People will complain to us if they think they are getting ripped off at the petrol pump – even if it is over 1p.
In this post I will cover some frequent questions/complaints we receive.
Do fuel pumps have to be colour coded? e.g. green for unleaded and black for diesel.
This question comes up when someone visits a petrol station and accidentally puts in the wrong fuel without reading the writing on the pump. Generally speaking green is for unleaded and black for diesel but some petrol stations use other colours for their premium fuel.
(If you put the wrong fuel in your car, do not start the engine – call someone out to take the fuel out so you can put the correct fuel in. You may have to push your car off the forecourt).
Do fuel stations have to display prices so that they are visible from the road?
In the UK the vast majority of fuel stations have signs up to show how much the fuel costs so drivers can see the price before they drive onto the forecourt. There is no legal requirement to display prices in this way. The retailer just has to ensure the price is clear before the consumer fills up (i.e. putting the price on the pump is sufficient).
When I put the nozzle back on the pump the counter ran up an extra 1p. Am I being ripped off?
I can borrow the answer to this from Hampshire Trading Standards. Unfortunatley they have removed the original webpage which this was on:
Measurement of fuel in a petrol pump involves the pumped fuel causing a ‘pulser’ to rotate and send a signal to a processor (computer). The customer display shows the quantity delivered and the price as calculated by the computer.
Because the price of petrol is now so high, a very small movement in the pulser can be enough to trip the price indication by a penny. In reality, this represents only a very small quantity of petrol – about a teaspoonful in fact. The running on can be caused by simply just passing the precise quantity through normal delivery, or when the nozzle is replaced, the internal volume of the hose can change due to internal pressure forcing more fuel into the hose. This effect is called ‘hose dilation’ and is simply the hose swelling slightly. The error in such cases, if any, is very minor and well inside the permitted pump error tolerances of -0.5% to +1.0%.
Before a pump can be put into use in the UK, it must be granted a Certificate of Approval issued by the National Weights and Measures Laboratory. Part of the Laboratory’s approval process is that they must be satisfied with the method of price computation.
As long as the price of fuel remains high, this phenomenon will continue to happen. There is no cure for the problem, but it may be some reassurance to know that as a customer you are not receiving short measure.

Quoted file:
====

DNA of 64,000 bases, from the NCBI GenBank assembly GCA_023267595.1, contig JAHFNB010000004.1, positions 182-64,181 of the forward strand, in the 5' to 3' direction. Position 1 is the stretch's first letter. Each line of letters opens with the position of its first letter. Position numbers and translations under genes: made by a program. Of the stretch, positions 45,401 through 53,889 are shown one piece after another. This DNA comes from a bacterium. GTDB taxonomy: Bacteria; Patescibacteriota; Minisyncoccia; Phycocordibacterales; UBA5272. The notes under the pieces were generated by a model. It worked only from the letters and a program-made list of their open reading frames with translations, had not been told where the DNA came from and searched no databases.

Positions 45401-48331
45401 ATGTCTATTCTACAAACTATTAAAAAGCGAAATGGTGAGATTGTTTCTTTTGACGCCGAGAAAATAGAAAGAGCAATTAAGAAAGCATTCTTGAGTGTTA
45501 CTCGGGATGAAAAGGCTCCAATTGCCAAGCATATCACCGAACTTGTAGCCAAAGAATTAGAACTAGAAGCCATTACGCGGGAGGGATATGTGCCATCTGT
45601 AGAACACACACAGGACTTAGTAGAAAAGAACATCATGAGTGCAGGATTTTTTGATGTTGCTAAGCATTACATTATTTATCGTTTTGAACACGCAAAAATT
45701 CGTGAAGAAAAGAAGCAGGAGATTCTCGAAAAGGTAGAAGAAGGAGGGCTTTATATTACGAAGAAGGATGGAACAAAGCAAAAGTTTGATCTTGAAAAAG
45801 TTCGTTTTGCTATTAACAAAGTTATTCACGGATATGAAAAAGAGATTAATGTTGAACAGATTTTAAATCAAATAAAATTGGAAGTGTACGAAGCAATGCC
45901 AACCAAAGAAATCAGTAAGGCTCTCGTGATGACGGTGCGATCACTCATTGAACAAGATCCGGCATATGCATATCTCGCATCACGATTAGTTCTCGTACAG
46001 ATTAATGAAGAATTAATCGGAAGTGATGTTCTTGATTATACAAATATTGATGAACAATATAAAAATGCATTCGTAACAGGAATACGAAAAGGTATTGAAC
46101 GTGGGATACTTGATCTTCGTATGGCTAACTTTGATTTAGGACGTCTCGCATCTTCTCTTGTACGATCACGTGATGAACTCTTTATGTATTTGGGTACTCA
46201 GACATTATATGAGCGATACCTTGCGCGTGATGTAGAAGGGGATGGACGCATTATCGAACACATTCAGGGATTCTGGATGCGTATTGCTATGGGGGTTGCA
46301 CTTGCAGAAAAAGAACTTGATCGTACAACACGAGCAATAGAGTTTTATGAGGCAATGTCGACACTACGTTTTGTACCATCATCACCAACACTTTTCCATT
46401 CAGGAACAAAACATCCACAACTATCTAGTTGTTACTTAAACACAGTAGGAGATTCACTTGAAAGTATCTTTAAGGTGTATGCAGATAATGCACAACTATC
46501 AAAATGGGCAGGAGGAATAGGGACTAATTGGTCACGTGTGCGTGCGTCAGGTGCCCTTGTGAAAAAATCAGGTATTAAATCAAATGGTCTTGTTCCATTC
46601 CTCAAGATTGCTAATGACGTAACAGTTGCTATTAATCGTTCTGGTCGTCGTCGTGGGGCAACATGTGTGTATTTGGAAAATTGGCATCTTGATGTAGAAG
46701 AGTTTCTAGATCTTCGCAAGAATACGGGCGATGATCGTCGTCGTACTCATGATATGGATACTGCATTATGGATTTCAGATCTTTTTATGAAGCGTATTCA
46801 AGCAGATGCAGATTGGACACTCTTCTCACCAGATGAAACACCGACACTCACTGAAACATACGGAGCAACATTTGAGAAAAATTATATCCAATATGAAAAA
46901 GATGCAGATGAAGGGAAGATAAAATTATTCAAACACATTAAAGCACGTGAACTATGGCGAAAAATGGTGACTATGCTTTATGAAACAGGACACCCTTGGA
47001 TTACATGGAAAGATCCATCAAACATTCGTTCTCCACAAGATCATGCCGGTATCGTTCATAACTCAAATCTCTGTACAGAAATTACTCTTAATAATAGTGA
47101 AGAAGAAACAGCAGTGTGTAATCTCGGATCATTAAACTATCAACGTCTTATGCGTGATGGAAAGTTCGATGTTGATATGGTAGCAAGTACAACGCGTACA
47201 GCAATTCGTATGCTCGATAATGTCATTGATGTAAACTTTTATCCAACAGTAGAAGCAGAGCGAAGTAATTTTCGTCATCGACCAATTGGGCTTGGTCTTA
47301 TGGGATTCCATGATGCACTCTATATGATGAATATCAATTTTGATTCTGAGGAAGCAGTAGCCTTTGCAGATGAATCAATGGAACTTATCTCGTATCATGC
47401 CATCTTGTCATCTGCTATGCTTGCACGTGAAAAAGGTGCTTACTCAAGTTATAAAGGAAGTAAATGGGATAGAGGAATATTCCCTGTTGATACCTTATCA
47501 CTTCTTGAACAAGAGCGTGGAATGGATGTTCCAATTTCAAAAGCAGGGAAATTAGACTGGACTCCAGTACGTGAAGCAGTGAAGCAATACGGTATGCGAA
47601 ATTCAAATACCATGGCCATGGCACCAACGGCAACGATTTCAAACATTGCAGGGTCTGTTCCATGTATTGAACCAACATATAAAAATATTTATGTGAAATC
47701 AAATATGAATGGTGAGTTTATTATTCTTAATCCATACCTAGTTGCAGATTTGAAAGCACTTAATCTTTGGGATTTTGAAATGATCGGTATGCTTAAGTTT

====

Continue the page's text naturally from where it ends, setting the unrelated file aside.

Some garages now have ‘penny boxes’ on the counter where some customers place the odd pennies when their transactions have ‘run on’ and that other customers, who are confrontational about the extra penny, take a penny out. This has been found useful in avoiding problems.
My cars fuel tank is 50 litres according to the manual but I have been able to put in 60 litres of fuel. Am I being ripped off?
A fuel pump that is working properly and within legal limits is very accurate. They can dispense 0.5% less or 1% more than what is requested.
The size given for the fuel tank in the manual is only a guide – so the tank size will be about 50 litres – but there will usually be extra space to allow for the fuel to expand and space for the vapour. There will also be fuel in the pipes.
What this all means is that although your cars manual might say the tank is 50 litres that does not mean your car cannot take more than 50 litres.
Clearly if you normally max out at 50 litres and you visit a station and you have been about to put in 65 litres – that might indicate the fuel pump is not accurately measuring the amount of liquid that is being dispensed but that is not always the case.
I have a petrol can that says it can hold 5 litres. I managed to put 6 litres in. Am I being ripped off?
A fuel pump that is working properly and within legal limits is very accurate. They can dispense 0.5 less or 1% more than what is requested.
A container that holds exactly 5 litres would have to be me made to a high standard – cheap petrol cans are unlikely to be made to hold exactly 5 litres. In fact they will hold more than 5 litres to allow for the fuel to expand and for vapour – you should not be filling them to the brim – the can will normally have a line to indicate the maximum level which should be roughly 5 litres. The line indicates that 5 litres is unlikely to be very accurate so if you need to put in 5.5 litres to get to the lien that in itself would not mean the pump is measuring fuel incorrectly.
If you want to complain to Trading Standards about a fuel station check out my page on contacting Trading Standards. Most Trading Standards will visit fuel stations to test them – although they may not necessarily react to your complaint immediately. If they have a testing regime in place they may just put a note on their system to visit that station as soon as possible (which could be days/weeks away).
Ensure you have the following information so that the complaint can be followed up if necessary:
- Address of fuel station
- Date and time of problem
- Pump number
Trading Standards will prosecute fuel station inaccuracies – here is one such example: